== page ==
Many buildings are made up of residents whose primary concern is keeping their strata fees low. This is a common theme and a logical one in a province with high living costs and many residents on low or fixed incomes. However, it still falls to a well-run strata to balance the needs of residents against the ongoing maintenance of the building. As buildings age, ongoing investment, capital expenditures and planned maintenance are critical to the long-term viability of the structure.
Failure to make prudent investment in critical infrastructure such as water pipes and roofing can lead to costly repairs, which transfers the financial stress to the insurers. While this certainly hasn’t been the sole contributing factor to the sudden increase in strata insurance, it is a likely contributor.
While there are multiple contributing factors at play here, let’s give some consideration to who makes up stratas across B.C. This is volunteer work made up of building residents or owners of varied backgrounds, many of whom have little to no business, financial or building maintenance experience. Stratas are often stocked by well meaning residents who are willing to donate their time and efforts to assure their building, or their property investment is being well run. Yet with such responsibility sitting upon their shoulders, it would be logical that in-depth oversight and training for these people should be firmly in place. While there is a variety of services available and on offer from the Condominium Home Owners Association of B.C. (CHOA), these services are not mandatory.
Serving on a strata council requires financial acumen, experience, and skill. Without equipping strata council members across the province with these skills, it’s going to be largely impossible to ensure that buildings are better run in the future. Mandatory education for strata council members is necessary to significantly elevate knowledge levels and best practices.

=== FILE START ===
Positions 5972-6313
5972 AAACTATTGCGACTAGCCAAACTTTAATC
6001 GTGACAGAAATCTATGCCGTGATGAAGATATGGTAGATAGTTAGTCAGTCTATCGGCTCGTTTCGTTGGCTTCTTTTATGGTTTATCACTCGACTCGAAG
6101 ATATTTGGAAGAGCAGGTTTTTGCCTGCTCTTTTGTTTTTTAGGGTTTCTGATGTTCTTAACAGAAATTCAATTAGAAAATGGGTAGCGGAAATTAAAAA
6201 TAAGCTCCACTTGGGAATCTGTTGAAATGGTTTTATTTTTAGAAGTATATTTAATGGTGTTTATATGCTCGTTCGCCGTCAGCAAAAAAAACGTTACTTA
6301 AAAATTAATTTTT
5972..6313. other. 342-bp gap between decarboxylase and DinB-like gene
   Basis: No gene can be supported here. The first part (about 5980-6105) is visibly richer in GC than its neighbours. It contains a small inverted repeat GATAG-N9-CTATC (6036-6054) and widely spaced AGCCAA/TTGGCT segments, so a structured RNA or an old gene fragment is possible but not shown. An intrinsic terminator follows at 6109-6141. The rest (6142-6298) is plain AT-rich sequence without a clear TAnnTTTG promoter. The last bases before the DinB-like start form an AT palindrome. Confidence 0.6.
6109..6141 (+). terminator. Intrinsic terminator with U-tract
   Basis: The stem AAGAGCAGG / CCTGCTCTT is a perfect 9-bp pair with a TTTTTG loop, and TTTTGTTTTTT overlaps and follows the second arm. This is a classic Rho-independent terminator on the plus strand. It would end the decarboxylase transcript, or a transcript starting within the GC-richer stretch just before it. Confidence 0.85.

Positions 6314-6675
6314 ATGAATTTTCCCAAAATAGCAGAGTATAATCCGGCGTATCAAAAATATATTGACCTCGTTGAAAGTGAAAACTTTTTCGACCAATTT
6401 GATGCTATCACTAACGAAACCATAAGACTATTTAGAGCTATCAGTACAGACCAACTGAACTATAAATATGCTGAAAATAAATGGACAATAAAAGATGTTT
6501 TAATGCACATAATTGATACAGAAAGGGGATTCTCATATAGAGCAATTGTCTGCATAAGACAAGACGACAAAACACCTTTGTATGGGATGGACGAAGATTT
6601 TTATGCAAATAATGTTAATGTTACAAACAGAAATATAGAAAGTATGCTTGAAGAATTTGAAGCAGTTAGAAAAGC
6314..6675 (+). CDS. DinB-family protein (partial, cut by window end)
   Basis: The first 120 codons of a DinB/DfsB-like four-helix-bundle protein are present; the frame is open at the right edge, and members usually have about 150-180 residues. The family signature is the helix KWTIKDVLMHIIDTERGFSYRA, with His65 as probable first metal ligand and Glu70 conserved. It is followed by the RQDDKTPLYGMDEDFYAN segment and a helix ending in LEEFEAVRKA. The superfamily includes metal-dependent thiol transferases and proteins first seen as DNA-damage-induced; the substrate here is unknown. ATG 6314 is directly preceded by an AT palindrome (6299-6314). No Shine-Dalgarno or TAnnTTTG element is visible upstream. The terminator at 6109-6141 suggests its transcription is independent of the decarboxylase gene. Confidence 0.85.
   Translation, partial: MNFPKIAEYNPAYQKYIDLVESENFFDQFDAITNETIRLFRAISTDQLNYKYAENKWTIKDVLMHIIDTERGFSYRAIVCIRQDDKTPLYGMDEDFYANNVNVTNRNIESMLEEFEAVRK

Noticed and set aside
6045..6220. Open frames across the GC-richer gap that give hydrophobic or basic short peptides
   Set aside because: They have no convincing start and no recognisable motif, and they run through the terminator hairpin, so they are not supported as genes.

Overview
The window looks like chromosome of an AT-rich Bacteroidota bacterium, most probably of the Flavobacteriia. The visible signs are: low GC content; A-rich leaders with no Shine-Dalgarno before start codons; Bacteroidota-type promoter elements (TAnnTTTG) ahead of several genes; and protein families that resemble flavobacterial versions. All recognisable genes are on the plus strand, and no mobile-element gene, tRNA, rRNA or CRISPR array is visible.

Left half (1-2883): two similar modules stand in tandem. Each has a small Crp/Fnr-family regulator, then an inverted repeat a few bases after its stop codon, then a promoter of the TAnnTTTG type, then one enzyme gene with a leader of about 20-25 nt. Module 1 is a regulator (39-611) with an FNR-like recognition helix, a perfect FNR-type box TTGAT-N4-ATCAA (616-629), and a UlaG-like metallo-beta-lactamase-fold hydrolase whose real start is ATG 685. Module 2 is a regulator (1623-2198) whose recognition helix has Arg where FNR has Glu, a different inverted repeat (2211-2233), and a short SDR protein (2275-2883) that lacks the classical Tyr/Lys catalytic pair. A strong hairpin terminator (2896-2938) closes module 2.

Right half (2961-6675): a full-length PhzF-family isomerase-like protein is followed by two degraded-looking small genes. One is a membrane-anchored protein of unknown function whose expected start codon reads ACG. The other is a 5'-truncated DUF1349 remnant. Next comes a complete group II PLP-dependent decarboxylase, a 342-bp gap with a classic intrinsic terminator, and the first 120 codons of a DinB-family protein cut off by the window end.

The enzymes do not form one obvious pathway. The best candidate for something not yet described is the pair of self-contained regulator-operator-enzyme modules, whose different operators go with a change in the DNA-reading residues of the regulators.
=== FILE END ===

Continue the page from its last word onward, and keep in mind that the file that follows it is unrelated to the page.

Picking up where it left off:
We’re not suggesting a significant burden for those who already give up their free time to manage their buildings. Instead, a streamlined mandatory education process could be administered online, cost free and kept to a focused minimum of several hours.
In addition to education, the other area that requires strong governmental intervention is the oversight and regulation of the Strata Property Act. The Civil Resolution Tribunal handles disputes related to the act, but there’s no dedicated oversight body within British Columbia to monitor strata practices and ensure buildings are being run well.
In comparison, the Condominium Authority of Ontario provides detailed oversight of stratas across that province. It offers training, dispute resolution and other services to help improve strata living. It’s a much stronger environment in terms of consumer protection and it’s one that British Columbia should emulate. While there is cost and infrastructure involved here for government, it’s a necessary step to ensure better practices across the province. It is worthy of note that we are not hearing of issues relating to strata insurance cost increases in Ontario.
As the election dialogue heats up in coming days, the issues of mandatory strata education and a new regulatory oversight structure are topics that we all need to ask politicians about as part of a positive outcome in ensuring affordable strata insurance.